One of the first data converter architectures was the flash converter. A flash or parallel converter, as they are often called, consists of 2â¿-1 comparators, where 'n' is the number of digital output codes. One input of all of the comparators is tied to the analog input via buffers, track-and-hold circuits, or the other conditioning elements. The other inputs are tied to successive steps on a resistor ladder. The top and bottom of the ladder are tied to reference voltages that represent the input range of the flash.
Figure 2: Typical flash ADC architecture
Because of the straight forward design, this architecture offers extremely fast conversion times.
For low resolution applications, premium performance can be obtained at a minimum cost.
As the number of bits increases, the size of the chip, costs, and complexity increase at an exponential rate of 2â¿.
In practice there are very few flash ADCs larger than 10 bits. Beyond this point they are too big and complex to manufacture efficiently, thus impacting on cost.
In order to overcome the complexity problem, different architectures have been developed which use small number of comparators such as in folded flash or pipelined architectures. In addition, as the number of comparators increases, the reference voltages get smaller and smaller. As the reference voltage is reduced, the offset voltage of the comparator is approached. Once this happens, the linearity and overall performance of the converter is compromised.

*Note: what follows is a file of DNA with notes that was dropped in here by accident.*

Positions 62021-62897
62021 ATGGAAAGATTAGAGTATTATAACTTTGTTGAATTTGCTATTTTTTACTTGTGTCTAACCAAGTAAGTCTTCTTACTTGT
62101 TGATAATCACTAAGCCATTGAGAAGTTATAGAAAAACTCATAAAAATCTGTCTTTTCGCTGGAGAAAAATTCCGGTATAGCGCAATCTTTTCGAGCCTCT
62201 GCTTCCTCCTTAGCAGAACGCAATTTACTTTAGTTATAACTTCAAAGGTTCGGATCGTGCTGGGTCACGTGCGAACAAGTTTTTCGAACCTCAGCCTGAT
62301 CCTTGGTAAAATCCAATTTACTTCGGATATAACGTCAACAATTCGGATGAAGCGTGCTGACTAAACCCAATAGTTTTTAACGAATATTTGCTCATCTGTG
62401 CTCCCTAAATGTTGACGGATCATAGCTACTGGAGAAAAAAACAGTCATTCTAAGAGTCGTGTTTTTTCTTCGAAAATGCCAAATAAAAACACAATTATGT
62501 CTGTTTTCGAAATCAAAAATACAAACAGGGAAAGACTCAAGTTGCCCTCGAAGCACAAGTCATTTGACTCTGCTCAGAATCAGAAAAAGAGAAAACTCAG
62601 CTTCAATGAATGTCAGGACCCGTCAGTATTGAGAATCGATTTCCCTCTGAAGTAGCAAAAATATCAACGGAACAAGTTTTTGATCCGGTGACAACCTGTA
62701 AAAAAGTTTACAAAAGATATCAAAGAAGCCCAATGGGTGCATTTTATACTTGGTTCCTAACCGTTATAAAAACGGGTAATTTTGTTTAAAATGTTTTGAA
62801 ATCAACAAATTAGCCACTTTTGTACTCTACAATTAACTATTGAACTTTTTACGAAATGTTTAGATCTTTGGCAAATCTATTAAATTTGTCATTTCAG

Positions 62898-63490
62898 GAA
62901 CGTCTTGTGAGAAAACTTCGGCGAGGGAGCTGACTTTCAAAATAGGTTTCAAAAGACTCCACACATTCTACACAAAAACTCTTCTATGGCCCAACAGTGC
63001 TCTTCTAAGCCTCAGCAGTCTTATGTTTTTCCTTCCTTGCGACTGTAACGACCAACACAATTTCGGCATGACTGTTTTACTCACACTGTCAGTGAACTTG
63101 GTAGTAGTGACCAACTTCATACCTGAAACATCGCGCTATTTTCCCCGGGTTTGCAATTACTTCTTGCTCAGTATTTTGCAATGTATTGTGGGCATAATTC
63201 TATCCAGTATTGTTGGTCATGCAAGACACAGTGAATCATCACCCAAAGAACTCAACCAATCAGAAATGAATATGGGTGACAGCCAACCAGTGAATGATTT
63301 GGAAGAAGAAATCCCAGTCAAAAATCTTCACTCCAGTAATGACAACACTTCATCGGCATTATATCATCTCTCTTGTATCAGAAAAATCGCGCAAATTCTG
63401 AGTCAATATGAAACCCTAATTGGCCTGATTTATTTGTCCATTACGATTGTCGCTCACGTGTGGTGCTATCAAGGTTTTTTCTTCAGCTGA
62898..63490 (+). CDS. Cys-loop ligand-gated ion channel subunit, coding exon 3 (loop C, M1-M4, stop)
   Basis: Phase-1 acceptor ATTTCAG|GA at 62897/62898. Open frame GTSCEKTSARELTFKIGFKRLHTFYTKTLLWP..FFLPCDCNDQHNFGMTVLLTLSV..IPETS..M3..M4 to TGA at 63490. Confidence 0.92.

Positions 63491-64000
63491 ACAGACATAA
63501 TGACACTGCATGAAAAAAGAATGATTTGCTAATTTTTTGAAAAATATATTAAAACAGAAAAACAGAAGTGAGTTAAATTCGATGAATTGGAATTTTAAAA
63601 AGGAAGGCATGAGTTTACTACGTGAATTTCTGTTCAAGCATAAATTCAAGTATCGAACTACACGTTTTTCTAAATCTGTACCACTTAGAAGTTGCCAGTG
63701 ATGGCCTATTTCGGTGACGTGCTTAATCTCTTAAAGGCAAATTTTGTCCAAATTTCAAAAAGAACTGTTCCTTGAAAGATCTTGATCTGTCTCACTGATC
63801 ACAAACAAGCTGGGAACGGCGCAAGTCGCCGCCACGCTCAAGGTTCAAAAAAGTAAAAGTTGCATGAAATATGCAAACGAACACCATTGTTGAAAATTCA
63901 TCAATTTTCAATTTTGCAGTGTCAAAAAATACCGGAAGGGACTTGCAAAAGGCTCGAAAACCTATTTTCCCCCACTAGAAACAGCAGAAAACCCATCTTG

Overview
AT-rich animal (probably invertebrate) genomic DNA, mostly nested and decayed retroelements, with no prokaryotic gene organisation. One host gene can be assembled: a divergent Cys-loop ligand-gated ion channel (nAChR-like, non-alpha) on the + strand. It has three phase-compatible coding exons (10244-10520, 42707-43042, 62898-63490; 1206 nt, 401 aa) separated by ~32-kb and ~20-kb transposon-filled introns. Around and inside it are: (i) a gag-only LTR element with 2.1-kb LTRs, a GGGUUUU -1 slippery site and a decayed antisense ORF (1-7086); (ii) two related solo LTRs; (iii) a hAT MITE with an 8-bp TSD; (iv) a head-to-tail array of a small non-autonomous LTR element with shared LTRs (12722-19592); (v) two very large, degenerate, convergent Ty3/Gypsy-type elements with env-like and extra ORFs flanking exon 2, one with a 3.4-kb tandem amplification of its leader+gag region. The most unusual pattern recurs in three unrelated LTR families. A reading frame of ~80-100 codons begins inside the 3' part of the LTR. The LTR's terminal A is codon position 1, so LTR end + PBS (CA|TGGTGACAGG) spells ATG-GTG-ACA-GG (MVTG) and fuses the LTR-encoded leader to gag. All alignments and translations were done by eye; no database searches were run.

Finally, as more comparators are connected to the analog input, the input capacitance increases. With the increased capacitance, the effective signal bandwidth is reduced, defeating the high speed benefit of the parallel converter.
Segmented Ladder DAC:
Segmented ladder DACs combine a String DAC and a Ladder Network DAC to create a high-resolution DAC that is neither extremely complex nor cumbersome to trim. Depicted in Figure â€¦. A segmented DAC generates the MSBs(t) portion of the analog output signal with a Current Division String DAC and the LSBs(t) portion of the output signal with a Ladder Network DAC. The resistors in the String DAC assume the same resistance as the "rungs" in the Ladder Network DAC could achieve independently without incurring any penalty in speed.